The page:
These days, I’m not sure why I still bother to maintain a phone, one that no longer rings till the cows come home. The cows don’t leave home anymore. Indeed, like Hamlet, “I could be bounded in a nutshell and count myself king of infinite space” were it not that I get text messages.
These days, the text messages I get are usually automatic. For example, my phone provider will text my bill, usually at an absurdly early hour on a weekend morning, as if a dozen or more cows were restlessly mooing to be milked. Or there’s an urgent message from some pollster who can’t take another breath until he has my opinion on who should be the next President. Or the local pharmacy is alerting me that once again my doctor is in denial.
Yet this morning, deep in some recurring dream reconstituting an old commute and the reasons whyfor, at not, it might be argued, an unreasonable hour for someone departing the docks for an adventure, but arguably still a bit early for someone who has no call to wake up let alone get out of bed for a walk along some deserted slipway, I received the following headline-worthy news item of personal note from an old friend who I might add has I think never before texted me any message whatsoever and who indeed calls less frequently than my poor mother used to:
“We are on our way to Texas. I am enjoying the book you sent: Three Men in a Boat. Thanks.”
I picked up the phone, read said message with interest, got out of bed, made some coffee, bringing a cup to Susan and taking mine out for a yard walkabout where I decided I really should cut at least the back grass today, came back in for a second cup, and sat down to put up this post, thinking, I hope he’s not texting while driving. I hesitate however to discourage text messages from, say, a reststop. I remember Kerouac’s general advice not to use the phone, because, he argued, people are never ready to talk, and he advised using poetry instead. And, indeed, “We are on our way” is a perfect poem written evermuch in the Kerouac style.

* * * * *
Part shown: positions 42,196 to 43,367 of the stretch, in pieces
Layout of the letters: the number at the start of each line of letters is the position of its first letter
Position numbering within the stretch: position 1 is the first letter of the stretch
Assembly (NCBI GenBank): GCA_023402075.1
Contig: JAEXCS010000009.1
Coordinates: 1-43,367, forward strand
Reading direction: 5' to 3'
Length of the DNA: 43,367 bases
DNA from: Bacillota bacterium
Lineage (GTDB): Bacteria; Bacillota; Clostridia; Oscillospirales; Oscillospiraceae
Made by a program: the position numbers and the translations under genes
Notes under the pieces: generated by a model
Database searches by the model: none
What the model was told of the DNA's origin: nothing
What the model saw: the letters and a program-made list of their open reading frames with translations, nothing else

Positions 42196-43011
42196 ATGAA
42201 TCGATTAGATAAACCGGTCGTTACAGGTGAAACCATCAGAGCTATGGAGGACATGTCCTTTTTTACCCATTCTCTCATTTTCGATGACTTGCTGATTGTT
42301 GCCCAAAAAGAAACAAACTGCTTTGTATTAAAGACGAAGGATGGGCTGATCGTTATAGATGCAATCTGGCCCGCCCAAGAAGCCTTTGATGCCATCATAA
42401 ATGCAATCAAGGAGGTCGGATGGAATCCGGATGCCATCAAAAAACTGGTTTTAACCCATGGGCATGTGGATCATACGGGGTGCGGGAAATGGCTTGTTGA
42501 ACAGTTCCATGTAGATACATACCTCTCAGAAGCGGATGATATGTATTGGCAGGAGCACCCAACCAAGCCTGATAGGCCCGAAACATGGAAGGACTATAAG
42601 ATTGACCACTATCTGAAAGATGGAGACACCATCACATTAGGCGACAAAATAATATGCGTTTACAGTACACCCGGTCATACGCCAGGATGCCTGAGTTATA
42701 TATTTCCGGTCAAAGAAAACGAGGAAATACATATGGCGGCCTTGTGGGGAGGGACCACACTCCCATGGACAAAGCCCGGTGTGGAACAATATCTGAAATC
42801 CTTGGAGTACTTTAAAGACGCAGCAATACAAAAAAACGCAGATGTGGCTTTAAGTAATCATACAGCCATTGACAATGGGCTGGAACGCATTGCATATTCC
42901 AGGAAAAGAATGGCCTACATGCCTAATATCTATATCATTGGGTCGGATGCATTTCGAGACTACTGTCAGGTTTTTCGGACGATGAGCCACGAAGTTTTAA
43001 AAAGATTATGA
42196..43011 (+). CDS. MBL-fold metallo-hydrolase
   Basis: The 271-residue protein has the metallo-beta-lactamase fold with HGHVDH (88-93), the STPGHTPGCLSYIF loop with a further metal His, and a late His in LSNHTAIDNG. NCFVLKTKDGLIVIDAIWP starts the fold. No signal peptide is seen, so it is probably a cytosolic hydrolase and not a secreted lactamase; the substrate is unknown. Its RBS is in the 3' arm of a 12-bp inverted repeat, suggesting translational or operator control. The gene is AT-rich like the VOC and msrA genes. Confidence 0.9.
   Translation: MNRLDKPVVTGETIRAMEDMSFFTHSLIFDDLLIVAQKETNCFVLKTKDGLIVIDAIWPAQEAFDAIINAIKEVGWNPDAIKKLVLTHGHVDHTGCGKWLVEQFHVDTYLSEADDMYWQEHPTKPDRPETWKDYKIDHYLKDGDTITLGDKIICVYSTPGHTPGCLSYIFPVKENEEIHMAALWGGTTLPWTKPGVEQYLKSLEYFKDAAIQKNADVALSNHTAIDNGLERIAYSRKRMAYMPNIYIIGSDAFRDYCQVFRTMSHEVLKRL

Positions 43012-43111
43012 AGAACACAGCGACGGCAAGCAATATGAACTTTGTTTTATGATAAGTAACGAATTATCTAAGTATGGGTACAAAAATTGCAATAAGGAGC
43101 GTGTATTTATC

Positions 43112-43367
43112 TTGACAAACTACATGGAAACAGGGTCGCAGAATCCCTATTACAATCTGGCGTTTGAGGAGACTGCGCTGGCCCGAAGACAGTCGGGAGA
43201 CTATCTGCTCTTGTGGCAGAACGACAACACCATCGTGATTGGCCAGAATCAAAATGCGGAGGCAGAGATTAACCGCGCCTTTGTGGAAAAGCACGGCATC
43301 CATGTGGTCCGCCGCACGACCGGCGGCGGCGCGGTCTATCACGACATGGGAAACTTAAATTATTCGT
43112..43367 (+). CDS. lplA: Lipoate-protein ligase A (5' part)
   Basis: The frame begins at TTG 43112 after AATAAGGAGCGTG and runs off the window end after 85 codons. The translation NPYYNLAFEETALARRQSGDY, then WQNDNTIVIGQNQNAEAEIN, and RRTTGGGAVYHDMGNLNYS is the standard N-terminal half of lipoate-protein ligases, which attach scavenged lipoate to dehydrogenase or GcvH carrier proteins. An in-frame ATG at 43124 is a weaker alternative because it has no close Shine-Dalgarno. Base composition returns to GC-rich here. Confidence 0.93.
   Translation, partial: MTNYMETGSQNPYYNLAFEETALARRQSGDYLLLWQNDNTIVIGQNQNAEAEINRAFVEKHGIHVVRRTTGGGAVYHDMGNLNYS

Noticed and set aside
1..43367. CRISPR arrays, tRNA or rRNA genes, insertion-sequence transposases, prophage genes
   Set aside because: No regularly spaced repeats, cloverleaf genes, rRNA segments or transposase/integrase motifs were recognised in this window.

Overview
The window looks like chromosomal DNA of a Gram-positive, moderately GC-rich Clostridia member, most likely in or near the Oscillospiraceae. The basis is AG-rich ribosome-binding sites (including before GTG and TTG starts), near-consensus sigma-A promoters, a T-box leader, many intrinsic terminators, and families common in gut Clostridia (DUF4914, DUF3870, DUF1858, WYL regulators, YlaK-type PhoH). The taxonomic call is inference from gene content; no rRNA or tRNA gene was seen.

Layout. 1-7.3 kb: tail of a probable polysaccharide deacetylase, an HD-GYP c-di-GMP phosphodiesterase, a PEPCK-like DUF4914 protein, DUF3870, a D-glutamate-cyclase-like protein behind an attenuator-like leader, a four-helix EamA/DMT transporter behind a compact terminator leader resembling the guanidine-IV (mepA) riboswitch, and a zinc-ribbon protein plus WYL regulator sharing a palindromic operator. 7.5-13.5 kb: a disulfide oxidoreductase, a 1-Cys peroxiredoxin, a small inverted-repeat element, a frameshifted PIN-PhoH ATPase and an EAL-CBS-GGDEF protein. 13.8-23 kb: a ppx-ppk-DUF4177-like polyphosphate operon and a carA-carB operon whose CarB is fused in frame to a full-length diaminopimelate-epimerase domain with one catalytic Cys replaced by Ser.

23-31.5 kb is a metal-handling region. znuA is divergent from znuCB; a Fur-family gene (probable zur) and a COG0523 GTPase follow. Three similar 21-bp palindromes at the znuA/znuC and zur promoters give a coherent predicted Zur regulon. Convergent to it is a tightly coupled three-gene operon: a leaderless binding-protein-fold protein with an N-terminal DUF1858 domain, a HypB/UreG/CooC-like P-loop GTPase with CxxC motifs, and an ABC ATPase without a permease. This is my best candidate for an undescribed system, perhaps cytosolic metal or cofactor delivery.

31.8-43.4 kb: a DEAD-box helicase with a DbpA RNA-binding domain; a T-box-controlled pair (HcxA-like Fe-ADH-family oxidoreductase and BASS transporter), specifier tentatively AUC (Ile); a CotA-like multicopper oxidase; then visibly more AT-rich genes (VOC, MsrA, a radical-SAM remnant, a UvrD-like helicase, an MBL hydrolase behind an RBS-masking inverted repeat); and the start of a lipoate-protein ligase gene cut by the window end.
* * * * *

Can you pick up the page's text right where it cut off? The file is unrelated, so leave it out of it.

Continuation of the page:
I’ve been reading Edward Hirsch’s new book, The Heart of American Poetry. It’s very good, and I’m glad I decided to splurge for it, though I continue to think the industry’s continued use of “hardbacks” is wasteful, overly costly, but mainly, the hardback with paper cover is not as pleasant to hold and read as, say, the Penguin Classics, quality paperbacks not nearly as costly as the hardback with its really useless Victorian-like jacket cover. The size of the Hirsch book though is conducive to poetry lines, and the Library of America copy is a sound book production. Anyway, Hirsch makes a comment about Theodore Roethke, essentially that Rothke thought each line of a poem should stand alone, work as if a poem on its own; thus Roethke’s sparing use of enjambment.
As an exercise, I’ve reproduced the last post, a poem titled War On, to eliminate enjambments in favor of the possibility of stand alone lines (a few other changes too, one might discover):
War On (later)
Somewhere usually a war on near or far I’m on watch in an audience of silence in a theatre or church reminded darkly sacrifice need not be so bloody violent those preoccupied by their own war know the maps the open fields the rivers and farms i remember watching one of the wars on TV donald rumsfeld mumbled something known his Iraq he said the first war of the new century and unknown from the announcer’s booth a new statistic the fans could not deny his hysterical perspective born in me between WWII and Korea boom destined in line for boot camp for the Vietnam Error at 18 already sick of this phony war business how quickly young boys on a beach bathing become old men in dress greens that drab color pollutes the wettest shades of nature’s grasses leaves ferns of fields and waves of oceans.
The murderer attends Mass fills the pew the fakery has achieved so much so little frivolity yet the beauty of this war seems no one remains who believes in war the reasons for not the hand that signs the paper not that hand covered in oil and blood does not cry like the hands of a working man tears seeping over the banks of blue rivers coursing through a field of skin.
War is the natural order of things human authority comes down as heavy as a tank made with human hands made to crawl along tracks of its own making through the green fields somebody’s home tornado torn the outdoor clothesline scatters the chickens and dogs bark the baby barely crawling sees the tanks for what they are inhuman monsters driven by human machines men made to march made to doom demented torches lighting one step ahead sinking into the dulce earth the metallico wheels slogging over the homeland where the pitter patter of the patria played on accordion in the rain waiting for the flood of time to wash a new century’s wars away.